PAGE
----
This article originally appeared on Mamamia and has been republished with permission.
Yet in reality, there are some important differences between the two mental health conditions and how they manifest — and this distinction is important, because an accurate diagnosis will lead to more effective treatment.
As with any mental health issue, depression and anxiety have both mental and physical symptoms.
Here are some simple ways to identify and understand the symptoms of these two common conditions, according to Medical Daily.
Mental and emotional symptoms
A major symptom of anxiety is a sensation of overwhelming fear and panic. People who suffer from anxiety are terrified about what’s going to happen in the future, and crippled by a fear that things won’t turn out well.
For sufferers of anxiety, everything feels urgent, like it’s happening too quickly.
The symptoms of depression, on the other hand, tend to be feelings of hopelessness and despair rather than terror. Sufferers can find it difficult to complete daily tasks or even get out of bed, and don’t experience a sense of “urgency."
People living with depression also don’t tend to worry about the future — instead, they’ve probably already decided nothing is going to work out the way they’d like it to. They often lose interest in things that used to give them joy, and appear lethargic and disengaged.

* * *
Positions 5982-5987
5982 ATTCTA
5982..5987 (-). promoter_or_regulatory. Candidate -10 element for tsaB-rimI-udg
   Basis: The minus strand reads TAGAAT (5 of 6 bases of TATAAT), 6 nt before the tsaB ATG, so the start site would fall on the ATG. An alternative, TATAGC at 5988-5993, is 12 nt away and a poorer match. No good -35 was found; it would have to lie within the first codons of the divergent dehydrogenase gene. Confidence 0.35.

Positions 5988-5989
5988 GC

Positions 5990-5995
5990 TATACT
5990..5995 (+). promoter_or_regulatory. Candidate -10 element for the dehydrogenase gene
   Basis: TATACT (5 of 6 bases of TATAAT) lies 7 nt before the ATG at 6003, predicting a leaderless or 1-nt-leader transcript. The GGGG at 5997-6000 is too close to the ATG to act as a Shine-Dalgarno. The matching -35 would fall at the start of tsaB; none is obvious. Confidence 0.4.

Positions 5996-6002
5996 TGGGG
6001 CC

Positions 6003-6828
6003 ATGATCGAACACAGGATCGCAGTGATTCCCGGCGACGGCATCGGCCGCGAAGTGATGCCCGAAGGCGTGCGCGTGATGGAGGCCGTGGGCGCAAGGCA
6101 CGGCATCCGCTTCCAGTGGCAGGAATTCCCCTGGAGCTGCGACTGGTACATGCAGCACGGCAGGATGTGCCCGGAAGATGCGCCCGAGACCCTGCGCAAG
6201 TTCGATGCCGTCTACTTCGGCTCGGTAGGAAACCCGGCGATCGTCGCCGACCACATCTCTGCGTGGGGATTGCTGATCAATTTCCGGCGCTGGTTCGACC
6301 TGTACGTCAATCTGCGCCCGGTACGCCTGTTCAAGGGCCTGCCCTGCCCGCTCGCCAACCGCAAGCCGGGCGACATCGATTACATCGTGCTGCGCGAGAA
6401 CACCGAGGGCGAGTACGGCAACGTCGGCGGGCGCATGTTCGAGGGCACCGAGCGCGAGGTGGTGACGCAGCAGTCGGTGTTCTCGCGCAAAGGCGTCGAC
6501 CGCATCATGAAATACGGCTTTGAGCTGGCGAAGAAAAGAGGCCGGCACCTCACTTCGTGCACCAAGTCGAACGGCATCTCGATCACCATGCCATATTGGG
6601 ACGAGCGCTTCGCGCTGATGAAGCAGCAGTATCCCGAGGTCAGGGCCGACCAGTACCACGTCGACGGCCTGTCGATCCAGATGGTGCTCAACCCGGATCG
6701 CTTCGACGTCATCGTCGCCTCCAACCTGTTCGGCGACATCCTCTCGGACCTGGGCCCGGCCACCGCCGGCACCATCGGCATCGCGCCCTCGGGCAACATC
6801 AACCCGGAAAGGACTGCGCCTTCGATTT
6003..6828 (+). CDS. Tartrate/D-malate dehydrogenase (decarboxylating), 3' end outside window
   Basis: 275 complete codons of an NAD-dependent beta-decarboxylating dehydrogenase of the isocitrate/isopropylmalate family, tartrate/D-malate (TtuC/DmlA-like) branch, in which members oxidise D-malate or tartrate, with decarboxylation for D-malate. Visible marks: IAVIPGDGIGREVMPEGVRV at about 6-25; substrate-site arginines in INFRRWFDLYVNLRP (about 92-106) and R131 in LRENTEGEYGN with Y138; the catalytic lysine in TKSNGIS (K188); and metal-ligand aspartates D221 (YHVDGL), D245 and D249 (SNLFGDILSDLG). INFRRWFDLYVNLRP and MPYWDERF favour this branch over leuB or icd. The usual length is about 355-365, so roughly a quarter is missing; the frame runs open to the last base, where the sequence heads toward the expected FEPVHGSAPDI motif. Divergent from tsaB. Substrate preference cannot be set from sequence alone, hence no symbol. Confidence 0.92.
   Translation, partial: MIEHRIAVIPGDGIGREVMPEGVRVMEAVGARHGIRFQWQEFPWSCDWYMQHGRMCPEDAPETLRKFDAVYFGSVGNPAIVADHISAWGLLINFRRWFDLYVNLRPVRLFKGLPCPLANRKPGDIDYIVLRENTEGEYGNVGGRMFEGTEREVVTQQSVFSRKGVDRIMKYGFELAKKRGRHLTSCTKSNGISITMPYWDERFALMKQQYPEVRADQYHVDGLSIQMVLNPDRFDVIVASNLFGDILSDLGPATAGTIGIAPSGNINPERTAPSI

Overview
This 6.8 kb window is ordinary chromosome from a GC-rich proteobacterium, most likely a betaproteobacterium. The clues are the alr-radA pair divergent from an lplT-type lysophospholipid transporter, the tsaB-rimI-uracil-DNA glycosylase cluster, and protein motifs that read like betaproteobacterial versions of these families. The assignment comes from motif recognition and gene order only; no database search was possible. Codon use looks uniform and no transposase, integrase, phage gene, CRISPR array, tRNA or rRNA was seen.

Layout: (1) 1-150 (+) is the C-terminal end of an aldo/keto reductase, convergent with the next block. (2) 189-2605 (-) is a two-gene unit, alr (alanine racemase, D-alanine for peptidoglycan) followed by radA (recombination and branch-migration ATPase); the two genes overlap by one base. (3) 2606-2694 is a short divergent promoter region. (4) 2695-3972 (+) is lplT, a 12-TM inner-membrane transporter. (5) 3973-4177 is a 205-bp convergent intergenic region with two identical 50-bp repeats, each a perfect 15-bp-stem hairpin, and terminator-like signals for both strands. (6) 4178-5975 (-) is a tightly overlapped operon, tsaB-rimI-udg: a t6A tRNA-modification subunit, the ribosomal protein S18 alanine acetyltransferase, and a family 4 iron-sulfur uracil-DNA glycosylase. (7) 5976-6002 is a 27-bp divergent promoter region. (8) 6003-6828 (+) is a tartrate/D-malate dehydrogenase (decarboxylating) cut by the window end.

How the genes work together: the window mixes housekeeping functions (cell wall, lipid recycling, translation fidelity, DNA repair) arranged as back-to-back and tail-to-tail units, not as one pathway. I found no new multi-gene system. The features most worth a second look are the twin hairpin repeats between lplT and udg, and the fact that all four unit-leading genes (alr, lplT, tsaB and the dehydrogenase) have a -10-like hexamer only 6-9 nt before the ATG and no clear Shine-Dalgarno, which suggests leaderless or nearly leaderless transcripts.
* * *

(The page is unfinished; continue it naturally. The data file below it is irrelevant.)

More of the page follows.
While people who are anxious tend to feel the future matters enormously, and panic accordingly, people who are depressed are more likely to feel the future is of no particular relevance.
Anxiety characteristically has more physical symptoms than depression, including a wildly beating heart, shaking, hyperventilation, and bowel issues.
While depression can cause headaches and changes to habits like sleeping and eating, the symptoms are generally more mental than physical (although that certainly doesn’t mean they’re any less concerning).
Of course, it’s possible to experience both anxiety and depression. Psychologists say when this happens, the symptoms of both illnesses are heightened.
The most important thing to remember is that both are treatable with proper medical care — and if you have any uncertainties, it’s best to talk to your GP straight away.
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